Think golf is a boring game for old white dudes? Think again! In this episode, Stephanie talks with LJ Finney about why golf is great for networking and business development and so much more!
Golf is about getting outside your comfort zone, mindfulness, self-talk, and being with nature. Use the game to learn more about yourself and how you approach your business problems or use the time to truly get to know a friend or colleague. You’ll also hear Stephanie’s favorite golf story from back when she was a summer associate out on the course with a senior partner, and, boy is it a doozy!
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- . Reframing golf in our minds
- . Embrace the self-talk
- . Getting into your own head
Welcome to The Lawyerist Podcast, a series of discussions with entrepreneurs and innovators about building a successful law practice in today’s challenging and constantly changing legal market. Lawyerist supports attorneys, building client-centered, and future-oriented small law firms through community, content, and coaching both online and through the Lawyerist Lab. And now from the team that brought you The Small Firm Roadmap and your podcast hosts
Stephanie Everett (00:35):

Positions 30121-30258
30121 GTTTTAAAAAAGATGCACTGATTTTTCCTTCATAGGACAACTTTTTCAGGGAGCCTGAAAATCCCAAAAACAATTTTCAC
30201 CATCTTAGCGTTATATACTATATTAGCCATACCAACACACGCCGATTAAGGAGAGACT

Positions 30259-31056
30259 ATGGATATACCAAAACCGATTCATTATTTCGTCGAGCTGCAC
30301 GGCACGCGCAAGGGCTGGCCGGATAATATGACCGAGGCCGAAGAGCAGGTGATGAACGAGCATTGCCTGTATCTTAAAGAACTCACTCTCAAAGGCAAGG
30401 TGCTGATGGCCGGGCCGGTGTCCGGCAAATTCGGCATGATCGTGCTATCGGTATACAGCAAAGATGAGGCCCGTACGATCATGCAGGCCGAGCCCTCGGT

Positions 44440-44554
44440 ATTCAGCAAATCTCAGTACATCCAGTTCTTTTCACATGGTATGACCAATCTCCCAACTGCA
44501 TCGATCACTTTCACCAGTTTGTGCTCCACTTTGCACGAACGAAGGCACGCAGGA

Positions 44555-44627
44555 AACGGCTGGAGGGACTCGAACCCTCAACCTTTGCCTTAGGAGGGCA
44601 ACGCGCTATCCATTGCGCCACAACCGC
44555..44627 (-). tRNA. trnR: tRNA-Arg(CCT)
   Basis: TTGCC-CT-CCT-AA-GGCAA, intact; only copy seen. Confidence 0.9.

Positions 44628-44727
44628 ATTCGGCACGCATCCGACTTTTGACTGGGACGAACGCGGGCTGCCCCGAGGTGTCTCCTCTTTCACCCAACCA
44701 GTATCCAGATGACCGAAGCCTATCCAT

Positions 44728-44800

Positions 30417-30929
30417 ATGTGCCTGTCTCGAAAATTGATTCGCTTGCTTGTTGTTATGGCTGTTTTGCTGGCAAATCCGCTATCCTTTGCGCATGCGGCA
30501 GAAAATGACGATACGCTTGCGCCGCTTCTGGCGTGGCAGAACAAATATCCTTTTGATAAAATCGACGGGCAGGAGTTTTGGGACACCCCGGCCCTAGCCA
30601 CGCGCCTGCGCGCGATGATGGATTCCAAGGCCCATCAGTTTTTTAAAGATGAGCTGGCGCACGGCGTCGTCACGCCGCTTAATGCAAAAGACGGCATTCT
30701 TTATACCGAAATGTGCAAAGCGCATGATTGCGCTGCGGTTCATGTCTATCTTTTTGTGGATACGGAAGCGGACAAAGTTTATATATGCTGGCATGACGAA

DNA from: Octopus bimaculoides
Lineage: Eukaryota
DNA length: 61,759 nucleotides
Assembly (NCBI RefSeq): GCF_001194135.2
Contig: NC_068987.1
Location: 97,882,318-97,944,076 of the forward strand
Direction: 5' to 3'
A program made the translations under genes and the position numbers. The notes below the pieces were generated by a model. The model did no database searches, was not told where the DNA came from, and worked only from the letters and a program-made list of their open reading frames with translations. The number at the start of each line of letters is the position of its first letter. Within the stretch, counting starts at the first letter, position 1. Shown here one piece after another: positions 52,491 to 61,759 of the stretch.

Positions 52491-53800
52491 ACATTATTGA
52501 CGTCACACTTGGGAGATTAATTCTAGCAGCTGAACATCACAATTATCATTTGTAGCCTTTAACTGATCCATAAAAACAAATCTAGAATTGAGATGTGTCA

Hi, I’m Stephanie Everett.
Jennifer Whigham (00:36):
And I’m Jennifer Whigham. And this is episode 459 of the Lawyerist Podcast, part of the Legal Talk Network. Today, Stephanie talks with LJ Finney about using golf as a tool to teach people how to network.
Stephanie Everett (00:48):
Jennifer Whigham (00:58):
So Stephanie, when I was reading our notes about this episode, I am a little embarrassed to say, but this is probably common. I thought LJ Finney would be a white guy because we’re talking about golf, and that is the image that comes to mind when I think golf, which is not fair, and in this case, not true.
Stephanie Everett (01:19):
Yeah, LJ is actually a really cool black woman also, I think, which is why it’s fun that she’s trying to use golf as a way to talk about her message.
She said to me when we first met, I realized business deals happen on the golf course, so why wouldn’t I put myself in that situation and be part of that experience? Even though, and we talk about this in the episode, the golf course is a place that has quite literally excluded people, many clubs for many years where women weren’t even allowed or yeah, it was a place for white dudes. And so I think it’s interesting to kind of break that stereotype and say, no, we can be on the golf course too, and it really is a place where networking happens, and we talk about that for sure, but the way she approaches the game is really so much more, and she really, you can tell she loves it, and she really gets me excited about it. After I recorded my interview with her, I went up to my husband, I’m like, we need to go play golf this weekend because we haven’t been playing in a while.